Gerry McGovern says we should treat content management as a process, not a project. One example of this kind of thinking is making sure that the things we build are maintainable once they are built and that a procedure for maintaining them is in place.

Gerry’s talking mostly about content management on intranets, but this is clearly applicable to online publishing.

I remember a meeting in the early days of the Web when our project manager told the team, “When the server upgrade is finished, things are going to be a lot better.” To this our webmaster replied, “Don’t you see? We’re never going to be ‘finished'”. I’ve told this story over and over because it points out the difference between two schools of thought in IT generally and the Web in particular. I wouldn’t call our webmaster a pessimist, although the project manager probably perceived him that way.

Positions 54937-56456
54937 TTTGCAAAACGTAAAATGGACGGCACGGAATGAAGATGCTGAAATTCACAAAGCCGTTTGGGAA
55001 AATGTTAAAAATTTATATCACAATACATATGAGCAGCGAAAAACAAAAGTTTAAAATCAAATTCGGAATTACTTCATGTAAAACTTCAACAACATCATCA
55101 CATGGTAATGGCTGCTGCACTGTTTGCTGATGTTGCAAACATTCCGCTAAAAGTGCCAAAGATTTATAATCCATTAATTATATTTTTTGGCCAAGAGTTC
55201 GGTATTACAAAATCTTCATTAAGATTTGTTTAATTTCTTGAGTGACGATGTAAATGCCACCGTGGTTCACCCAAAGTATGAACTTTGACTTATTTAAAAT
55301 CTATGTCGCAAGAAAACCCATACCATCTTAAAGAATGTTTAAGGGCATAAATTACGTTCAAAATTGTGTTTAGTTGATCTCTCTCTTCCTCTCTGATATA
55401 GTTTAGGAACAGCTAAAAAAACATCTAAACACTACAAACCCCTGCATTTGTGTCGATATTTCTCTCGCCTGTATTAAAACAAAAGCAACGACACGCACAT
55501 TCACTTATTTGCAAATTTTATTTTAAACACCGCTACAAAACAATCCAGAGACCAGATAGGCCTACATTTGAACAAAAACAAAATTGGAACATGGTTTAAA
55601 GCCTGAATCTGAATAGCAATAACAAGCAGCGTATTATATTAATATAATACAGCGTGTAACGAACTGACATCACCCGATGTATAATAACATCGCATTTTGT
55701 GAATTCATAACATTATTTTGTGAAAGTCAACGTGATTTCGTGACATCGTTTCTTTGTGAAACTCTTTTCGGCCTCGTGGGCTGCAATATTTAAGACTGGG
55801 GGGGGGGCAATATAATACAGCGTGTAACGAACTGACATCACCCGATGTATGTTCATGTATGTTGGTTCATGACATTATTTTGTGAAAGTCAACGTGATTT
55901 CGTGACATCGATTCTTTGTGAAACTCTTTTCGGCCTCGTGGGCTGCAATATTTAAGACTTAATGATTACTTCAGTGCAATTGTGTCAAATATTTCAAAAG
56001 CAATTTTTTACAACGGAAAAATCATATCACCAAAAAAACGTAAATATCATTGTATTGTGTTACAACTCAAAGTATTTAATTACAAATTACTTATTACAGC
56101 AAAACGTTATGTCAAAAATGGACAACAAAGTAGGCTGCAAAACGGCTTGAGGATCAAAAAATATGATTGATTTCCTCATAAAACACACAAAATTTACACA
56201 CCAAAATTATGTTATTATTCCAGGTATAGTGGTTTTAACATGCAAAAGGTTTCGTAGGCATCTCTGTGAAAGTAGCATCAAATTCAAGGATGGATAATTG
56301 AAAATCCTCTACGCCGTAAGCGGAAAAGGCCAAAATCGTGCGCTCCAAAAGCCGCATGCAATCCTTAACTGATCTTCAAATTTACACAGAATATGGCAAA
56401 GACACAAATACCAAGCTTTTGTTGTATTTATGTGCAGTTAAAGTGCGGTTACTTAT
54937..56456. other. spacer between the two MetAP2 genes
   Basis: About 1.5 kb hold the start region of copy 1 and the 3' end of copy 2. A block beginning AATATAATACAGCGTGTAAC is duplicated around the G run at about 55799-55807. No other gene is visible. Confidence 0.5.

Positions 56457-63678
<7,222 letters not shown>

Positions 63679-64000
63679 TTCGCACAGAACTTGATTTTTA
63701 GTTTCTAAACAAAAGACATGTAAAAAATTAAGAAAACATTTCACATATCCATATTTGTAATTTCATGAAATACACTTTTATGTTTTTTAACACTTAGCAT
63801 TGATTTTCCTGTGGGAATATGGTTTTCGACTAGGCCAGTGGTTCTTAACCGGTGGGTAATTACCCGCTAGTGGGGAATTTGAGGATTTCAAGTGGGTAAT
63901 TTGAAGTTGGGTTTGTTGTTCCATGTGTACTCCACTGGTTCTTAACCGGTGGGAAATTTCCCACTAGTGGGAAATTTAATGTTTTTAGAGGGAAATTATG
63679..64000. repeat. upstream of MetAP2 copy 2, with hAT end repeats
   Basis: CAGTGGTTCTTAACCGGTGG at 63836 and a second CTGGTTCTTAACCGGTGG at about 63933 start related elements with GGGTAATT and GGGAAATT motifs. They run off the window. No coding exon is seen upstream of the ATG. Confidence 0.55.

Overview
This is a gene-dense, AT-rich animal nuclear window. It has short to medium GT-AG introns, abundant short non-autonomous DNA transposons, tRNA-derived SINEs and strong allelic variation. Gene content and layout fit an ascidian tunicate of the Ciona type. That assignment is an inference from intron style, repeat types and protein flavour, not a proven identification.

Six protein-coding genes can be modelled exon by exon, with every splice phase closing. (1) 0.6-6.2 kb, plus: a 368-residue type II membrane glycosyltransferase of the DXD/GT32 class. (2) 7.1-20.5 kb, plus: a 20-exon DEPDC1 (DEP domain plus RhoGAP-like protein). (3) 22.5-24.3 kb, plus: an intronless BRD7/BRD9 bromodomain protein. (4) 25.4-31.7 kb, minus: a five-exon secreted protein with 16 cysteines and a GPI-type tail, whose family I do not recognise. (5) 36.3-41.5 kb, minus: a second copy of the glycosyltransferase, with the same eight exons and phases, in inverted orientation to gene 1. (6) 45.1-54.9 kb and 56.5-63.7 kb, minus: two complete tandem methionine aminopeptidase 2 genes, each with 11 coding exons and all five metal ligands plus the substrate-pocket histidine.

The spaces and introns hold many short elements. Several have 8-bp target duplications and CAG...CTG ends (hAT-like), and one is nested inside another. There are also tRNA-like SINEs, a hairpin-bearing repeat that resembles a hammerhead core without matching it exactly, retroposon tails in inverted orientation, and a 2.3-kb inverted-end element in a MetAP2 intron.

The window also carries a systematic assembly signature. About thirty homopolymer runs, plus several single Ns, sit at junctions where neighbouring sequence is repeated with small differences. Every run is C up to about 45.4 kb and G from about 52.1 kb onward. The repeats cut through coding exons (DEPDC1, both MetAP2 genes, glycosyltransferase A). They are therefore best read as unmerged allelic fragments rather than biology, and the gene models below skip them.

I’ve always readily admitted that it’s a lot more fun to build Web sites than it is to maintain them. If you’re not careful, this kind of thinking can lead to the creation of lots of cool features that don’t work all that well and eventually break. Gerry says that this point of view also leads to the idea that everything will be fixed in the next redesign. But, if you don’t change your way of thinking, you’ll find yourself in the same fix when you’re done.

Gerry says we should be building a small number of important features (e.g. search, directories) that exceed our users expectations and can be maintained in that state over the long run.